"Our plants will be dependent on sugarcane, and sugarcane growth in Imperial County will depend on our plants," Lee says. Bill Batley elaborates, saying that it all goes back to the Farm Bill and the sugar program. "California is a beet state. Cane growing states like Louisiana and Florida exerted tremendous political pressure to keep California off the cane-growing list," he says, which essentially rendered growing sugarcane for sugar unprofitable in California as the feedstock is ineligible for the 14-cents a pound federal subsidy under the sugar program. "This is the good ol' USA, so I can't complain too loudly—things are pretty good overall of course," he says. "But the Imperial Valley is one of the best sugarcane growing places in the world." That's precisely why the other cane-growing states lobbied with vigor to keep California off the sugarcane subsidy list. "In the states where they can get the subsidy they can get 14 cents a pound from the government, and make twice as much money making sugar than we can by making ethanol," Batley says. "But we can grow twice as much cane as they can, mainly because we have year-round growing and no severe seasons or weather—we can run all year round." He says his plants will be able to squeeze a whopping 1,500 gallons of ethanol per acre from sugarcane grown in the Imperial Valley every year.
Neither sugarcane nor any other crops grown in the Imperial Valley such as carrots, broccoli and asparagus would be viable were it not for the abundance of water diverted from the Colorado River. "Look at the water history for Imperial County," Batley tells EPM. "We're the third priority on the Colorado River. There's worlds of water here"—six acre-feet of water per acre of land. "Don't get caught up in all the city talk about water. Los Angeles wants it—people want to muscle in and get our Imperial Valley water," he says. "Our plants will not be water users. We'll be water positive." Lee explains that, while a corn ethanol plant brings in dried corn which then has to be ground up and mixed with added water to make slurry, the sugarcane-to-ethanol process starts with the juice that's mechanically extracted from the cane. "We ferment the sugar in its own juice," he says. "We will get a 96 percent liquid stream effluent. We'll pull the organics and the water will be reused." CE&P says while its plants will be water positive, corn ethanol plants on average require four to five gallons of water for every gallon of ethanol produced. But Pacific Ethanol's plants are being designed by Delta-T, a company proud of its low-water-consumption process design.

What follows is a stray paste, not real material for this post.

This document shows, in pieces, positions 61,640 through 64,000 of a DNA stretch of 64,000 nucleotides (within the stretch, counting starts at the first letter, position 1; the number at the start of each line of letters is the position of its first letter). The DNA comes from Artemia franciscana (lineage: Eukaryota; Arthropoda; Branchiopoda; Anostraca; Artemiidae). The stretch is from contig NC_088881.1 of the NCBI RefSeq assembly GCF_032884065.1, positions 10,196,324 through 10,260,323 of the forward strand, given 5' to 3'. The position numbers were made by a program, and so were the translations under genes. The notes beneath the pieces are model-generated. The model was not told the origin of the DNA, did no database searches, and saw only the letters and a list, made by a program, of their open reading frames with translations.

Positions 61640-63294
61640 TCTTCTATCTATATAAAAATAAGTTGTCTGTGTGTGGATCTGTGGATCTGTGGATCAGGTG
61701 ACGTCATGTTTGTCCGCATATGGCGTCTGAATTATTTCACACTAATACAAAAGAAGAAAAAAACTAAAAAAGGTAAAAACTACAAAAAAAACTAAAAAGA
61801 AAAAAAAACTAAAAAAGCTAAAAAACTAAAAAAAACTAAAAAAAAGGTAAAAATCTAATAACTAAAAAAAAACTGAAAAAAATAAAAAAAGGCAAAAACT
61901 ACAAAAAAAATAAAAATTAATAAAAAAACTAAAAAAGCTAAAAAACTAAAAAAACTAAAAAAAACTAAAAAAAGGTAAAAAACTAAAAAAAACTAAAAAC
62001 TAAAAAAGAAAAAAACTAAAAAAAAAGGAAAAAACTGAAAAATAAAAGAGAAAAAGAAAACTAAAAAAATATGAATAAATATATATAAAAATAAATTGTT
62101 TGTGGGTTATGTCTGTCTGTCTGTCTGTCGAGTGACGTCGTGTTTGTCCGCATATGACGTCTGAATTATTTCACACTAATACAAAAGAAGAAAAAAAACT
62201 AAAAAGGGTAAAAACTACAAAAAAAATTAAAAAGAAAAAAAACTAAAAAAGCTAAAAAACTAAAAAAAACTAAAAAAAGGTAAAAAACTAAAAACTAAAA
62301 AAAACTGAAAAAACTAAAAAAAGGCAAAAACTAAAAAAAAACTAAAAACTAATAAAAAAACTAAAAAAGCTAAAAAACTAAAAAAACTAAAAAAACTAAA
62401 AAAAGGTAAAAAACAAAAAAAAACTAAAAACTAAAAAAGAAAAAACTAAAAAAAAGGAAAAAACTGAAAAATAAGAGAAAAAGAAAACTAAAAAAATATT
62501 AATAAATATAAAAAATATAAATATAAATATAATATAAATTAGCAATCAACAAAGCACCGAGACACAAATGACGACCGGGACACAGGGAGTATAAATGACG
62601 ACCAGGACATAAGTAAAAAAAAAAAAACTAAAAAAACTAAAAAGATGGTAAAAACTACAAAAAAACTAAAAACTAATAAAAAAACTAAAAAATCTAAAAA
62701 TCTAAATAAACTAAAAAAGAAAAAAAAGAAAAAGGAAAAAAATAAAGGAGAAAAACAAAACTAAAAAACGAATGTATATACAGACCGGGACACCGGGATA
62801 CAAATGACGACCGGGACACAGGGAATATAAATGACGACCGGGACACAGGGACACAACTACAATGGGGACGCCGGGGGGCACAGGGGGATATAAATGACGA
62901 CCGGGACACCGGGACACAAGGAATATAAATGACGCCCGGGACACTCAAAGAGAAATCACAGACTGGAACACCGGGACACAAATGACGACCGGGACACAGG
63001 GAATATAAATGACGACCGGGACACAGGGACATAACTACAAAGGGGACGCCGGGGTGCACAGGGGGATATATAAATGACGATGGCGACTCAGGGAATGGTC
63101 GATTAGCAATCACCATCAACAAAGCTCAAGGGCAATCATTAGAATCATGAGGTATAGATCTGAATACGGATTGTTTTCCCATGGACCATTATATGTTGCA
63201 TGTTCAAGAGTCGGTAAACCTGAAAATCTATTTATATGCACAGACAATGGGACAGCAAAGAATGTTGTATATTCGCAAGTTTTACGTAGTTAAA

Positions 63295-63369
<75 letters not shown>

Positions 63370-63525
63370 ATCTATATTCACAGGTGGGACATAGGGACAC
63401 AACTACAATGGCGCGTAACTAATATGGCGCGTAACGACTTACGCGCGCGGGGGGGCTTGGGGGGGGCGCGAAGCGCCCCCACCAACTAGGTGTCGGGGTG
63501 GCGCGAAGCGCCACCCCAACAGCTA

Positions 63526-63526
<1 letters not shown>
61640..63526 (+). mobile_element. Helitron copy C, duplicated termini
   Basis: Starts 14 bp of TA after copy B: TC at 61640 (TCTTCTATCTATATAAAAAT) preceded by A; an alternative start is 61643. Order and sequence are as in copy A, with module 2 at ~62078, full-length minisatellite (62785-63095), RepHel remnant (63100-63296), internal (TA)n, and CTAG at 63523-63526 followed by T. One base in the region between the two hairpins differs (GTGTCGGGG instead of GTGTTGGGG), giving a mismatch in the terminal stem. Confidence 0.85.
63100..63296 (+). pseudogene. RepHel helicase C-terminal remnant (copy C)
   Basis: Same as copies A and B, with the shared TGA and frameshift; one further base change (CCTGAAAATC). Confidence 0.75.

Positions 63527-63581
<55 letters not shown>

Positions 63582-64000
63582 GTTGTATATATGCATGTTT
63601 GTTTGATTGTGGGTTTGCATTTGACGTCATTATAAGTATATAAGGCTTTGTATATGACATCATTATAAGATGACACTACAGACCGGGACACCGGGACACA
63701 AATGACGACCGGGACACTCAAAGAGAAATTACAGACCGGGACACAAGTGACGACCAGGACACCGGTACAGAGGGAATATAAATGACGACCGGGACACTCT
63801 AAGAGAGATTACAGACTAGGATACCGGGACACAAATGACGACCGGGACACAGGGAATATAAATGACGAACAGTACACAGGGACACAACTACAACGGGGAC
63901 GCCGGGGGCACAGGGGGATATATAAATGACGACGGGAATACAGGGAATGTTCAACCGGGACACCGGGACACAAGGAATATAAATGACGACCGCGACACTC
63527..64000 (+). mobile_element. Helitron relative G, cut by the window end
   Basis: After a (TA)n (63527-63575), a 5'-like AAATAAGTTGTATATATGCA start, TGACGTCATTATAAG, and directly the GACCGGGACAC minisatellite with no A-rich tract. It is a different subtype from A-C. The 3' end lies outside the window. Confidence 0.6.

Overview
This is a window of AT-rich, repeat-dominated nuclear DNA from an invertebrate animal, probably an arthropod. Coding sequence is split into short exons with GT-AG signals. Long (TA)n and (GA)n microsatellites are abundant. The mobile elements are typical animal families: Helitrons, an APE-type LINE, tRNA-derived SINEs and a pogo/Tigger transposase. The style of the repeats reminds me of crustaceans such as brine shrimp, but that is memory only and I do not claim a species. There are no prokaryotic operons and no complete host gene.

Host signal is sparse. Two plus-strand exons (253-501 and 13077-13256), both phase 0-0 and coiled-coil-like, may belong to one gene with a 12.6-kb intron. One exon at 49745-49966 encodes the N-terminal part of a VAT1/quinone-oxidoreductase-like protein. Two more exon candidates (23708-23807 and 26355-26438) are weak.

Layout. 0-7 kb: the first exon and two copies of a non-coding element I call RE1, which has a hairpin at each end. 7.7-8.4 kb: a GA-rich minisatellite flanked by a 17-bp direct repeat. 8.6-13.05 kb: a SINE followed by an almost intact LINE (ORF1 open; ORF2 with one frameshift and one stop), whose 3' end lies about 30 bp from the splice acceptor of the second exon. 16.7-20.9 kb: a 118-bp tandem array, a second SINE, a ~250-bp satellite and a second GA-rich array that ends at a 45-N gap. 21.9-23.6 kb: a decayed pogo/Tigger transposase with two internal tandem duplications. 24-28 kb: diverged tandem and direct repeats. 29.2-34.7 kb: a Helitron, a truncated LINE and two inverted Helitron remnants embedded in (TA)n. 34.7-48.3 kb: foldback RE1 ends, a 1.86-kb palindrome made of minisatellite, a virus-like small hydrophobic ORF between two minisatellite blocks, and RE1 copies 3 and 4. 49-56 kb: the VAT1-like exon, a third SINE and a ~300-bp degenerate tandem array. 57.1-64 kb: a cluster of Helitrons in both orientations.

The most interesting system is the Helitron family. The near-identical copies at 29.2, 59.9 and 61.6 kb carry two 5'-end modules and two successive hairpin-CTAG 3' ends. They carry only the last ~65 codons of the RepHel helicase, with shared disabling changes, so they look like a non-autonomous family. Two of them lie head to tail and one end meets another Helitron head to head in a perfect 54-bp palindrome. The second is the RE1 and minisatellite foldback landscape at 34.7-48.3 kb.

CE&P is familiar with its local rivals. "We're not in the least bit worried about our competition," Batley says. "The true fact is we're out in front compared with our competition. There may be one or two corn plants under construction in Imperial County, and maybe one of them has their permits all in order. But their backgrounds are not backed by the strength of ours—so no, we're not worried."
Lee expounds on CE&P's competition, saying, "Pacific Ethanol has $60 million of Bill Gates' money and Cilion has Western Milling and Vinod Khosla backing them. We're familiar with their destination model. We don't have anything to rail in," which he says saves 30 cents per gallon in transportation costs. Therefore, feedstock costs for CE&P would, when compared with a corn-ethanol plant, equate to roughly $2.15 cents a bushel of corn using locally grown sugarcane.
Nora Batley says property for CE&P's first plant is already under company ownership and is situated in the Mesquite Lake industrial area of Imperial County, in an enterprise zone that's "the icing on the cake." The zone was created to help attract businesses to, and grow the commercial base of, the valley by offering companies like CE&P grants for equipment purchases and more. The site is also near a Union Pacific rail line, which will be instrumental in marketing the outbound ethanol the company hopes to be producing by 2010.
Ron Kotrba is an Ethanol Producer Magazine senior staff writer. Reach him at firstname.lastname@example.org or (701) 746-8385.